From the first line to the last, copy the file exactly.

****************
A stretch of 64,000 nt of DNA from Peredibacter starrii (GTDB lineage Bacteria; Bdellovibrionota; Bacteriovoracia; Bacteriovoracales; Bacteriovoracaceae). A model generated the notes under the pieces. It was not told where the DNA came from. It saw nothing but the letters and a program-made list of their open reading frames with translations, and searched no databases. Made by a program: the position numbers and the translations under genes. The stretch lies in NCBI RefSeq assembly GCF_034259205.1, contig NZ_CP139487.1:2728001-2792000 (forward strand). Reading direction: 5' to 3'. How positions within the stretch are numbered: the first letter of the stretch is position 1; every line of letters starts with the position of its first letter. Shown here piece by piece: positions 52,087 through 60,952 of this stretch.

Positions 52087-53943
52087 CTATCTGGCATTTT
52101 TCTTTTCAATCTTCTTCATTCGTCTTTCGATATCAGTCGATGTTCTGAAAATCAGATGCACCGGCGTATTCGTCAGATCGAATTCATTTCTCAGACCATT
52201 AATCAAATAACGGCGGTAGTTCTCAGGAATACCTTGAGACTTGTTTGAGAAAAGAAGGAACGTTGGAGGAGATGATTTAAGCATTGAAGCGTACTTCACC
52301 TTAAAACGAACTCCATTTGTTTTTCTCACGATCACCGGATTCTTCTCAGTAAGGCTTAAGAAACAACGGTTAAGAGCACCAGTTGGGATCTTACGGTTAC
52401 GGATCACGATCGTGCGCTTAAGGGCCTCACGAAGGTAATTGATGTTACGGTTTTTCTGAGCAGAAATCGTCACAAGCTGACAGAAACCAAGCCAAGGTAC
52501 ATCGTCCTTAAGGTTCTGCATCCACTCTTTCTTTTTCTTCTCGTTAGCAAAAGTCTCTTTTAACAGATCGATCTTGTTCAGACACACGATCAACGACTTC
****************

A stretch of 64,000 nt of DNA from Peredibacter starrii (GTDB lineage Bacteria; Bdellovibrionota; Bacteriovoracia; Bacteriovoracales; Bacteriovoracaceae). A model generated the notes under the pieces. It was not told where the DNA came from. It saw nothing but the letters and a program-made list of their open reading frames with translations, and searched no databases. Made by a program: the position numbers and the translations under genes. The stretch lies in NCBI RefSeq assembly GCF_034259205.1, contig NZ_CP139487.1:2728001-2792000 (forward strand). Reading direction: 5' to 3'. How positions within the stretch are numbered: the first letter of the stretch is position 1; every line of letters starts with the position of its first letter. Shown here piece by piece: positions 52,087 through 60,952 of this stretch.

Positions 52087-53943
52087 CTATCTGGCATTTT
52101 TCTTTTCAATCTTCTTCATTCGTCTTTCGATATCAGTCGATGTTCTGAAAATCAGATGCACCGGCGTATTCGTCAGATCGAATTCATTTCTCAGACCATT
52201 AATCAAATAACGGCGGTAGTTCTCAGGAATACCTTGAGACTTGTTTGAGAAAAGAAGGAACGTTGGAGGAGATGATTTAAGCATTGAAGCGTACTTCACC
52301 TTAAAACGAACTCCATTTGTTTTTCTCACGATCACCGGATTCTTCTCAGTAAGGCTTAAGAAACAACGGTTAAGAGCACCAGTTGGGATCTTACGGTTAC
52401 GGATCACGATCGTGCGCTTAAGGGCCTCACGAAGGTAATTGATGTTACGGTTTTTCTGAGCAGAAATCGTCACAAGCTGACAGAAACCAAGCCAAGGTAC
52501 ATCGTCCTTAAGGTTCTGCATCCACTCTTTCTTTTTCTTCTCGTTAGCAAAAGTCTCTTTTAACAGATCGATCTTGTTCAGACACACGATCAACGACTTC